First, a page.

WINNIPEG -- Winnipeg’s mayor wants the province to change its COVID-19 vaccination strategy to prioritize essential and frontline workers and people who are homeless or unsheltered.

Mayor Brian Bowman tweeted a series of messages Tuesday renewing calls for a refreshed rollout amid the spread of more infectious variants of concern.

“It’s really trying to advocate what we’re seeing in other jurisdictions, which is increased emphasis on exposure to risk rather than just an age demographic,” Bowman said in an interview. “A 49-year-old who can stay at home and work in their basement is going to be different than a first responder who’s going to be out there in the community putting themselves at risk.”

It comes on the heels of similar calls from some infectious disease experts who say younger people interacting with the public or large numbers of colleagues as part of the job should be considered by officials to receive vaccines sooner.

The concern is people working in settings such as grocery stores, retail stores, and food production facilities are at higher risk of contracting one of the variants.

Manitoba has so far prioritized health care workers, people in long-term care, and members of the general population based on their age.

“At this point in time, there have been no changes in eligibility criteria, keeping in mind the vaccination rollout is ever evolving,” a provincial spokesperson said .

In addition to police, firefighters and paramedics, Bowman mentioned transit operators, teachers, and the city’s critical infrastructure personnel should be included in Manitoba’s vaccine deployment strategy. He noted some first responders, including some paramedics and fire paramedics have already become eligible.

“The impact is potentially broad-ranging for the community,” said Bowman. “Of course another group we’re continuing to advocate on behalf of is our unsheltered and our homeless community.”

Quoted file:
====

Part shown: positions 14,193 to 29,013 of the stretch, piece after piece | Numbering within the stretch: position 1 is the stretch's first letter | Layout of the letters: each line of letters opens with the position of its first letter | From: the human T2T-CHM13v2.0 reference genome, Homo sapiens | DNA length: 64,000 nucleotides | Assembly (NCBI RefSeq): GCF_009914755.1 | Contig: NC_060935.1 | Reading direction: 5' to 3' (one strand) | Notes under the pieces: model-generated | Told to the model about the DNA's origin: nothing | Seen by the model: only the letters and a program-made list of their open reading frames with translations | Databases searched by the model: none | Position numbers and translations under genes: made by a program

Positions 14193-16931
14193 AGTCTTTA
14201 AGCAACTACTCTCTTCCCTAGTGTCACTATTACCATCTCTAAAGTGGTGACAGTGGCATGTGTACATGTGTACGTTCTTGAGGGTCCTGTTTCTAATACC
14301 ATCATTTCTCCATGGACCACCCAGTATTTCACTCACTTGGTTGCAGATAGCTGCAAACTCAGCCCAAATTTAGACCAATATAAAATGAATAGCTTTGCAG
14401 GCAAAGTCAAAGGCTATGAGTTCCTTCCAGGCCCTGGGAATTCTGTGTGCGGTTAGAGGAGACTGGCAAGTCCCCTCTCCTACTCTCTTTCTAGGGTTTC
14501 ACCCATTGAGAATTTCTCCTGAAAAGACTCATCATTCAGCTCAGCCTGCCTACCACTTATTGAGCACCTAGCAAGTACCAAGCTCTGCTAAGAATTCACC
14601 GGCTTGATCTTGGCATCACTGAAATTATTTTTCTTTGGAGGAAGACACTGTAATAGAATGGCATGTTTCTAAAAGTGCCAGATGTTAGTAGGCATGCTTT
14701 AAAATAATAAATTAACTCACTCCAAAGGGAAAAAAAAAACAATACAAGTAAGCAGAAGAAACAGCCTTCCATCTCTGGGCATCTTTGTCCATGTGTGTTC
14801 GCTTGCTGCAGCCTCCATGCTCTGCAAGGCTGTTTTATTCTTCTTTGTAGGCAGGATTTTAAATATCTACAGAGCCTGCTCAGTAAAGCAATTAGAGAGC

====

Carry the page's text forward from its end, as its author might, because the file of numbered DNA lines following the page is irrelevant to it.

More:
“The new variants are changing the game. There’s no doubt the vaccine deployment strategy in the province of Manitoba needs to adapt to meet the new threat that is here in this third wave.”

Jada King, who works at a Winnipeg coffee shop, said she’d happily get the vaccine if workers in the food service industry were to become eligible.

“I personally would enjoy getting the vaccine knowing that I would be safer from getting COVID, or contracting it again as I did in September,” said King. “Lots of young people like me work in essential businesses and are exposed to multiple people throughout the day.”

King is confident in the measures and protocols at her workplace but knows working in the public comes with some degree of risk.

“Being exposed and working for eight hours during my shift is a little intimidating, but getting the vaccine sooner than later would definitely be on my priority list,” King said. “It would make me feel safer.”

Romeo Ignacio, president of the Amalgamated Transit Union Local 1505, said transit operators need to be protected to help keep themselves and others safe.

“Our operators are actually in a unique workplace environment,” Ignacio said. “It’s not like you contain that exposure to a certain office. We’re everywhere.”